The current gap in its lead in whatever market it wants to compete in (at any point) can be significant enough where its competition is only playing catch-up - essentially, squandering operational resources only to produce an equivalent product, or something close enough to not be laughed at. So as Apple forces these companies play "Simon says," its lead widens because these same firms are unable to look beyond what Apple is doing to make the sort of leap necessary to topple its empire - and Apple knows this.
Microsoft made headlines on Wednesday when it announced that PC sales for the coming quarter were going to be weaker than expected due to the effects of the flooding that occurred in Thailand last year. PC market growth expectations back in October were in the mid-single digits, but IDC and Gartner lowered those back in December to "minus-one," following massive floods in Thailand that affected disk-drive suppliers. That is according to Bill Koefoed, Microsoft's General Manager of Invetstor Relations, who spoke to financial analysts at the JP Morgan Tech Forum on January 10.
I continue to be staunch supporter of Microsoft, but I refuse to make excuses for what I continue to see as a series of missteps. In a recent article by Seeking Alpha contributor Leonid Kanopka, I was reminded why I first invested in Microsoft. But I left regretting not investing instead in Apple. While Leonid is correct in his assessment of Apple's rise to dominance, I would have to disagree in his notion that Apple's success makes Microsoft an undervalued play.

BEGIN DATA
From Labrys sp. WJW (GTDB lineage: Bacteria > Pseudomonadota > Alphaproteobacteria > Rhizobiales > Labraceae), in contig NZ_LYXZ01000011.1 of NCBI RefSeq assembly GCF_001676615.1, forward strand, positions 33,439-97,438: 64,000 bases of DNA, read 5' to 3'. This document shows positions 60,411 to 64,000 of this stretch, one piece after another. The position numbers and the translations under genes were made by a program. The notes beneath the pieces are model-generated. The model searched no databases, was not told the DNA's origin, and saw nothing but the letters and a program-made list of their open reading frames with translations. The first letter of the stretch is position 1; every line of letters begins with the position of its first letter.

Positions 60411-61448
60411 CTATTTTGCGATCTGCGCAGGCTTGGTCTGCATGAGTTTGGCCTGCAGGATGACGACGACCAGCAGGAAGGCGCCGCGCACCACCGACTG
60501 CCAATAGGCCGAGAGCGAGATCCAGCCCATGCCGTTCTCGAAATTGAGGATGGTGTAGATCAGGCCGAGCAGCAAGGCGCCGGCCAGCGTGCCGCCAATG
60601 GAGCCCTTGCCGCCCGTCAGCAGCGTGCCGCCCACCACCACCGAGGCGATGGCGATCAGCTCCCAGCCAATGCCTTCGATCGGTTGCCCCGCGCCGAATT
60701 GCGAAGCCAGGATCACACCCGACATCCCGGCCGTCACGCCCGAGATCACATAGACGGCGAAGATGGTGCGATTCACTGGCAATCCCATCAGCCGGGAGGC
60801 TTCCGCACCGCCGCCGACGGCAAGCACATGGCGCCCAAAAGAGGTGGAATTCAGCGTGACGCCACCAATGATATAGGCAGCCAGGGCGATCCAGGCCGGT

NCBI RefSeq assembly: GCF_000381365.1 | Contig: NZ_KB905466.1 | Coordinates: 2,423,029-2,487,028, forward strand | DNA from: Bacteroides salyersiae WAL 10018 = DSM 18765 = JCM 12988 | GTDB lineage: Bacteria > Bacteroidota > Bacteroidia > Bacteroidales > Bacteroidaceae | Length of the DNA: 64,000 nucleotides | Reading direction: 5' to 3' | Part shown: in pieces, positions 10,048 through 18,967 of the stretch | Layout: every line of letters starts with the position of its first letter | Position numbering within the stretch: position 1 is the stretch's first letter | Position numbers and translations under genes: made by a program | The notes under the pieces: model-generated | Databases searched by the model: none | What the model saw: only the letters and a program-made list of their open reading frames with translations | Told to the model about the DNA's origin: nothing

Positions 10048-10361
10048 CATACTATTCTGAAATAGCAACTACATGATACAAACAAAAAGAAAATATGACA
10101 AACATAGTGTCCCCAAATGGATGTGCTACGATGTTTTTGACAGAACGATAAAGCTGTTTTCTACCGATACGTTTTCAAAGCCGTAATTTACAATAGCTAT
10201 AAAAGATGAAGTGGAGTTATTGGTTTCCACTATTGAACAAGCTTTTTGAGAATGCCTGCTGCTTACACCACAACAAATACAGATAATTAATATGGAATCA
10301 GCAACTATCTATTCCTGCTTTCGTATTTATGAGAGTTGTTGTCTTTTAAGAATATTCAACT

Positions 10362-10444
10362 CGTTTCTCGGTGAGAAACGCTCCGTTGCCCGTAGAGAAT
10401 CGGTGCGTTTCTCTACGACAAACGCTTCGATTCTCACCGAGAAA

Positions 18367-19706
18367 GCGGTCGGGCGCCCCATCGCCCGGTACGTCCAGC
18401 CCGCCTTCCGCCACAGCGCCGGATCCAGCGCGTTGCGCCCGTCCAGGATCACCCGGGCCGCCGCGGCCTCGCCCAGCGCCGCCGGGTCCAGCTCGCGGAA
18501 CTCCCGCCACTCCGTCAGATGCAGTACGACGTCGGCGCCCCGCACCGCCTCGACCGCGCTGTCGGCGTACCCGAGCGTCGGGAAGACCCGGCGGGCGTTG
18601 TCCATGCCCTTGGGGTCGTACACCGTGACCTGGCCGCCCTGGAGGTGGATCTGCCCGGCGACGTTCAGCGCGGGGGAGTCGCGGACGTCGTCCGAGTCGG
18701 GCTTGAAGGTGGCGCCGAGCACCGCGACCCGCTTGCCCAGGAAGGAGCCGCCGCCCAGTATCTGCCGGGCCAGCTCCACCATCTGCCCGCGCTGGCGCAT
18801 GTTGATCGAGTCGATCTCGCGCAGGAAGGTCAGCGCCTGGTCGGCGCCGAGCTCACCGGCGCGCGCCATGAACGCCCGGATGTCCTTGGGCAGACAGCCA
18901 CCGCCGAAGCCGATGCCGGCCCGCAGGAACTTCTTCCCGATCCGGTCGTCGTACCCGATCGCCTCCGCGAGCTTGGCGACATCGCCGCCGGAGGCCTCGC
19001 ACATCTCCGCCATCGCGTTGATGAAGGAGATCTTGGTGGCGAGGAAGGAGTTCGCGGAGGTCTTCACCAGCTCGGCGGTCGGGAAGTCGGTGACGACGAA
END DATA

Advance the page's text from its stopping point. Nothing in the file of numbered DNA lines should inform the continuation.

The fact of the matter is that (as a shareholder) I can say that Microsoft's perceived irrelevance continues to be the fault of its own. The company has been immaterial long before Apple's prominent rise. There is no lack of opinion for why it has been so average and uninspiring, but the questions that should be asked is how can its value be restored? For me, the surest way to do this is to in an entirely new direction - starting with its current CEO.
Bank of America (BAC)
For the week Bank of America is up over 10 percent. But remarkably, nobody is able to explain why. But its movement has been enough for me to consider taking a long position on the stock - if not for fundamental reasons, certain on a technical basis. I received a rash of negative emails when I turned bearish on the stock after learning that its recent favorable earnings was partly due to the benefit of mark to market accounting. I received more emails from Bank of America investors on Wednesday, but this time the notes were not littered with four-letter words.
It seems that I have made some new friends after my recent article suggesting that I am now considering a long position in the stock. It has caught my attention for having acquired all of the qualities of a stock that has touched bottom. Since reaching a new 52 week low of $4.92 on December 19, the stock has surged 35% to where it rests today. There is no telling where it will be during regular trading hours, but suffice it to day there is plenty of new optimism in the stock. As investors continue to struggle with assessing its value, there is a faction that will only care that it is going up from here - sometimes, that is just more than enough.
Additional disclosure: Author may initiate a long position in BAC and AMZN at any time